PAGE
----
Indulge yourself.

Bon app'!

Sunday, December 9, 2012

The Weather Outside is Frightful...


November is all a blur and whirlwind. While Americans were getting ready for Thanksgiving, and Canadians were gearing up for the Grey Cup, London was in the throws of Christmas. Yes, you heard right: I, myself, always thought the winter holiday was the preserve of December, but Britons start decking the halls in October, and restaurants all across the country hunker down for the assault of Christmas parties.

Hence the radio silence. Nevertheless, all is not lost; what is at its best in November is still around in December, and there is much to enjoy, despite the rain, snow and sleet.

Cabbage and Co.
The tender, flying saucer-like cabbages of summer are long gone, but the winter keepers are really the more versatile vegetables. Cabbage has always stuck around the winter scenery, pale, bland and not without its after-effects... However, cabbage is well deserving of a make-over, because it is a super healthy green with lots of cancer-fighting potential. For extra oomph in your plate, you can go for purple cabbage, but it is not a great keeper, so isn't always available throughout the winter. For real colour and pizzazz well into February, choose savoy cabbages and kale. Both have gorgeously dark green outer leaves that keep their colour and flavour even after a long and slow braise.

Root Vegetables
I consider the humble root the unsung hero of the winter table. We often relegate them to the rank of second fiddle, but they are the backbone of so many heart-warming comfort dishes: turnips, carrots, and daikon are indispensable in a hot pot, whether you serve it with meat or just stick to vegetables. Mashed potatoes are a favourite side dish, but if you look at what is happening in the catering world, chefs all around the world are mashing more than just spuds: celeriac, rutabaga/swedes, and parsnips are current stars on all the best tables.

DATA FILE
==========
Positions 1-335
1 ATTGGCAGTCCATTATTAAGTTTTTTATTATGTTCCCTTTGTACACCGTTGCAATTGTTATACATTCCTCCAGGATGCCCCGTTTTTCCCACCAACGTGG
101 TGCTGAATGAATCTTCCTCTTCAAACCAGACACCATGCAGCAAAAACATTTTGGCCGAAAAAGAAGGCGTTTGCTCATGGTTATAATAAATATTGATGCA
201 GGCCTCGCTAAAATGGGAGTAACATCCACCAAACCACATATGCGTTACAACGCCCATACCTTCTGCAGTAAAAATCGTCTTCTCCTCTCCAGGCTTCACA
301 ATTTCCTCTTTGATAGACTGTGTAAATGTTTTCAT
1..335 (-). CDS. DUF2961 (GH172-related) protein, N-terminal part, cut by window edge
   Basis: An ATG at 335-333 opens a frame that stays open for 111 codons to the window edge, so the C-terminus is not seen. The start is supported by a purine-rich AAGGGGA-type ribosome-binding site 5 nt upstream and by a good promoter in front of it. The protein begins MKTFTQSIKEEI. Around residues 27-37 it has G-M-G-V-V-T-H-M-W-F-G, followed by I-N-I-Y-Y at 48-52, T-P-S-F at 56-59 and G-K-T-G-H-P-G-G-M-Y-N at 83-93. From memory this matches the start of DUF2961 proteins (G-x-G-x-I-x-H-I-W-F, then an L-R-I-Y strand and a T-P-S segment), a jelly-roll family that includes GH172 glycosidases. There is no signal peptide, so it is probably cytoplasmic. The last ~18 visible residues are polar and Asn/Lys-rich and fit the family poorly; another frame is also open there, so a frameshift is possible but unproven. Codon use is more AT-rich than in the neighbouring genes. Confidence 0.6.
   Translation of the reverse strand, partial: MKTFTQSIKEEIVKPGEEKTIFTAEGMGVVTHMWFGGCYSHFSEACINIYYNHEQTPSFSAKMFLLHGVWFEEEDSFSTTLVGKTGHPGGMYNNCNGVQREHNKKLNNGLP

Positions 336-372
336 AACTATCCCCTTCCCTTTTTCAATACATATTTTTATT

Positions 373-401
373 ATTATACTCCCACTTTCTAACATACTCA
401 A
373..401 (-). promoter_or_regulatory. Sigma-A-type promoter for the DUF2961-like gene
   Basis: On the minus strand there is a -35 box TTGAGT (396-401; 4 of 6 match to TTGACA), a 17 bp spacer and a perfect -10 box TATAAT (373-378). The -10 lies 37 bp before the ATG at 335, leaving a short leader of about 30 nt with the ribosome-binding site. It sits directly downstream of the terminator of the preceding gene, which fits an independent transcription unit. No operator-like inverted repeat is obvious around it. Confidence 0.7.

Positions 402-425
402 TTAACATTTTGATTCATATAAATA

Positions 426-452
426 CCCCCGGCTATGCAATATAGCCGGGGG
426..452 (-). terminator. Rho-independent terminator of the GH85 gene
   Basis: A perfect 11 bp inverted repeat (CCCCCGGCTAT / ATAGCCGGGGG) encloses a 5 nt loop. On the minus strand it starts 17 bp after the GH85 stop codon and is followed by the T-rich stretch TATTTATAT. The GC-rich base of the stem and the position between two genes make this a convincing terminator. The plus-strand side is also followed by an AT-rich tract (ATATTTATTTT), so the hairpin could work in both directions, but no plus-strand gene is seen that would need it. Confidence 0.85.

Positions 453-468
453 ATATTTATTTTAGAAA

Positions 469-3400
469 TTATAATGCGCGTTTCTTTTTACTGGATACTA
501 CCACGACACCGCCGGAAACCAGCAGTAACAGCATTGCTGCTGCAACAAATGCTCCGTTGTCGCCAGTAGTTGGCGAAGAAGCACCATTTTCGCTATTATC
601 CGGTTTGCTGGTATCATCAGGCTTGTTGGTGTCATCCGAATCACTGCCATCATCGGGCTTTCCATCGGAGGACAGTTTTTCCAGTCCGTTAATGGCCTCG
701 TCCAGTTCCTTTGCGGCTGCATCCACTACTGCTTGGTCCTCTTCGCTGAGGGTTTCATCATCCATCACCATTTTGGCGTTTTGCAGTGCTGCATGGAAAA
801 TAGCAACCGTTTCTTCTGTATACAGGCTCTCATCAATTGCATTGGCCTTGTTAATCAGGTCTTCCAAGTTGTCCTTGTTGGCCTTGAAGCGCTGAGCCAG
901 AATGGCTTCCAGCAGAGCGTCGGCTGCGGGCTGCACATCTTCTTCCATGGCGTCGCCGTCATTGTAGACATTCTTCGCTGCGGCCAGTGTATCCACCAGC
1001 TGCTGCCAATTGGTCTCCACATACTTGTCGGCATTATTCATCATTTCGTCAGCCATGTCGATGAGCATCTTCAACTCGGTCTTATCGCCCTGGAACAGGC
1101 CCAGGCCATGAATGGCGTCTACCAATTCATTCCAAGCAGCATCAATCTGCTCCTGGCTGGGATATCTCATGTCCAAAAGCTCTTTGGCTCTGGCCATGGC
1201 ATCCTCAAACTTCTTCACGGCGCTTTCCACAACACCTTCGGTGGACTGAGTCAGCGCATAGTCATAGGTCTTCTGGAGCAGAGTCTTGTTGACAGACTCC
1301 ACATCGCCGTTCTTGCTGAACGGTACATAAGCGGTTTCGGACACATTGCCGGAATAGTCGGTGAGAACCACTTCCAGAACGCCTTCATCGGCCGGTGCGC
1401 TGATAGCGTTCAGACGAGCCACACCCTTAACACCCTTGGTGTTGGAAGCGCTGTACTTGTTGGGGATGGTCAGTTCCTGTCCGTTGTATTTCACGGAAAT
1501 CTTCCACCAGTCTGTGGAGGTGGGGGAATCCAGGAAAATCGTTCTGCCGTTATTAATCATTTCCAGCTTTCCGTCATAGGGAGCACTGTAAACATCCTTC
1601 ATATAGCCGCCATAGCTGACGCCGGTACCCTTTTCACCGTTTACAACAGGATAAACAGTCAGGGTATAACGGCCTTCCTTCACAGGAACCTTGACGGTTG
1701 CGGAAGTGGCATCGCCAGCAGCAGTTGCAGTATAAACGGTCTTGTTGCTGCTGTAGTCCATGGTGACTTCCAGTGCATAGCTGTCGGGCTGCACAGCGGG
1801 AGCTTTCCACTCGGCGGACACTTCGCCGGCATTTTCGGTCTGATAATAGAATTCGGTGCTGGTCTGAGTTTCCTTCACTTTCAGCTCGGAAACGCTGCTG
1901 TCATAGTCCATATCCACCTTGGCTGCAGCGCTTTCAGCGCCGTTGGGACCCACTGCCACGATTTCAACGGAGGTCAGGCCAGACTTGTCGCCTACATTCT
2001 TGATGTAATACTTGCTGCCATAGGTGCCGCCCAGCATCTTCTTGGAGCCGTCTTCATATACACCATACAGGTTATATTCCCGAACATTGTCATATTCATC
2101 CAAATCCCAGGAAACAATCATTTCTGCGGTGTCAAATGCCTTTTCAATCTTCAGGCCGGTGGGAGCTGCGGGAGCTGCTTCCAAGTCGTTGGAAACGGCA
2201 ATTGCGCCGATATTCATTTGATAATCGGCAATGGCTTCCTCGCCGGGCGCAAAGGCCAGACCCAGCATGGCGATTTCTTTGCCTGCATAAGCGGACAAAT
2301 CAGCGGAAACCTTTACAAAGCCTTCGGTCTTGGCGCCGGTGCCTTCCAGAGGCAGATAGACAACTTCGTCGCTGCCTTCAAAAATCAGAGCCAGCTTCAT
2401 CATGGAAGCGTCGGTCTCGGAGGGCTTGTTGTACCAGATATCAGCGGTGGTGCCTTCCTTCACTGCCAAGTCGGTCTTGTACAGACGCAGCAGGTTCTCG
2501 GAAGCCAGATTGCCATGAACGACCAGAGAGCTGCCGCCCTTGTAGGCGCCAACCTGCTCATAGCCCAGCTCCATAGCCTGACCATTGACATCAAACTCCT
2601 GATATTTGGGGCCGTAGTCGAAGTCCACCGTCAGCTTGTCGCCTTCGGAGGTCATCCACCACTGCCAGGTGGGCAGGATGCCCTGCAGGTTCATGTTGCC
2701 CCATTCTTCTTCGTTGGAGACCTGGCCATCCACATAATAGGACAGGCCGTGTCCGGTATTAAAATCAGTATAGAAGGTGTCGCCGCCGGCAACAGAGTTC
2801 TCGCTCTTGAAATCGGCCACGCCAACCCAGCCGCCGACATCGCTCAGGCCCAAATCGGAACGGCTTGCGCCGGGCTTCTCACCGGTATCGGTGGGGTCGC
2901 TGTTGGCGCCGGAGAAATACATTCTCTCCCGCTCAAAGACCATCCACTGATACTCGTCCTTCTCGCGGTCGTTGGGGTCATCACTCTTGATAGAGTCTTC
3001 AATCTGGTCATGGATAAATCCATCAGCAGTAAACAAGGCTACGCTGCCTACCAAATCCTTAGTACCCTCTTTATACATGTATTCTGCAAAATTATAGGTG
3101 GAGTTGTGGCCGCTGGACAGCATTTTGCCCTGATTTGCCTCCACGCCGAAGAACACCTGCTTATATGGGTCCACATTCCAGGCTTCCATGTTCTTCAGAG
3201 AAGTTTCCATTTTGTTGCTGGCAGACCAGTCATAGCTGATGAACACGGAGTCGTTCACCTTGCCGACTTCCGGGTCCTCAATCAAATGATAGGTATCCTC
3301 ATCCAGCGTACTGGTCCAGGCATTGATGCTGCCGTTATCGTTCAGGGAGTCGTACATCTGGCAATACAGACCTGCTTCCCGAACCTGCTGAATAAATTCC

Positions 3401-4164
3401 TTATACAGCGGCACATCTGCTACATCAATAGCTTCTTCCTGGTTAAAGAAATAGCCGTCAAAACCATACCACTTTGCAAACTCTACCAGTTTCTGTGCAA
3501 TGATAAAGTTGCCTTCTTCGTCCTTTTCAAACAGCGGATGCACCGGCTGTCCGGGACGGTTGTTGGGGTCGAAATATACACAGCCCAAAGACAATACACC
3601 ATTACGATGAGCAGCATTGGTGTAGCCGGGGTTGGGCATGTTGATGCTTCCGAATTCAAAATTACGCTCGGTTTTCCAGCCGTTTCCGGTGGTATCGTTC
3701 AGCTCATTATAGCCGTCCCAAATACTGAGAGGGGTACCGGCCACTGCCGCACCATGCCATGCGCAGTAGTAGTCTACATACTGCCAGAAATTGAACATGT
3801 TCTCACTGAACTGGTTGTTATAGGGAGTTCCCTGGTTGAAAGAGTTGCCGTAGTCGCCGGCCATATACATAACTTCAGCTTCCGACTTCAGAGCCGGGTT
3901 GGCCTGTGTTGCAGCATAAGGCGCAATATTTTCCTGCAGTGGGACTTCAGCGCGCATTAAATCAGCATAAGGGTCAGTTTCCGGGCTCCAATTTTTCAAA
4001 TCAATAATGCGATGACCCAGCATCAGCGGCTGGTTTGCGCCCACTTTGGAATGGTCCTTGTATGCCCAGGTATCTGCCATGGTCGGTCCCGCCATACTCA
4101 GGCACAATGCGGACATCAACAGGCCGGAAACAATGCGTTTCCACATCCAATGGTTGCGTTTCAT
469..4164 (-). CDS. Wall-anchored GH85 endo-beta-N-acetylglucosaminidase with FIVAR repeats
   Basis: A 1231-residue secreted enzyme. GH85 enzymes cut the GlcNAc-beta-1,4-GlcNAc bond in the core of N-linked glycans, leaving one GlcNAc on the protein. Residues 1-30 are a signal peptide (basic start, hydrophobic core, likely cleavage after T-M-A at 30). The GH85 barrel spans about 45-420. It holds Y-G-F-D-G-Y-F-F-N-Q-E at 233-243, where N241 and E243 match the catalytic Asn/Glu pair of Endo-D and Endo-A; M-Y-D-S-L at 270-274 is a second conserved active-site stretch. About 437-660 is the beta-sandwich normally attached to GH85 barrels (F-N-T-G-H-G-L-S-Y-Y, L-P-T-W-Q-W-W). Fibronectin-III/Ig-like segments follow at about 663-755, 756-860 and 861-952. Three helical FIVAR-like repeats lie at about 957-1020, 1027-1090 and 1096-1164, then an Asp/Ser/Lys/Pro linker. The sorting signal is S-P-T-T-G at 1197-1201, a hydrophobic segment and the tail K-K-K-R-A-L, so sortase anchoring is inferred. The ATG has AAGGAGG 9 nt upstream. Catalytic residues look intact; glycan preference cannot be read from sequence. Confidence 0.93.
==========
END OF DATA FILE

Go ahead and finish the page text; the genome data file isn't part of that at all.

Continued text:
And we mustn't forget about beets! Their iron content is vital to keep yourself energised during the dreary months, and the colour can only brighten your day.

Even though out of season imported fruits and vegetables were very much a reality when I was growing up, the sight of massive cardboard boxes of Sunkist navel oranges and wooden crates of clementines from Morocco still conjure up the spirit of Christmas for me. Soon, we will be seeing blood oranges, Meyer lemons and key limes.

Mulled Wine
The first chill in November brought back memories of hot mugs of wine, but it still seemed a little too early to be breaking out the bottles of red and the mulling spices... Well, I guess I was wrong: my friends posted pictures of Montreal snowcapes, and all that comes to mind is the pleasure of walking in to the warm wafts of spiced wine after a vigorous session of snow-shovelling.

Traditional mulling spices are cinnamon (use sticks, not powder), star anise, clove, nutmeg or mace, and some citrus zest, but anything goes really. Any wine will do, though I would avoid an overly tannic red or a flat white. Add sugar to taste, and bring up to a gentle simmer.

If wine is not to your liking, you can always mull beer -a stout or a lager seem most appropriate- cider or even sake. To be enjoyed while curled up on the couch, preferable near a roaring fire.

Bon app'!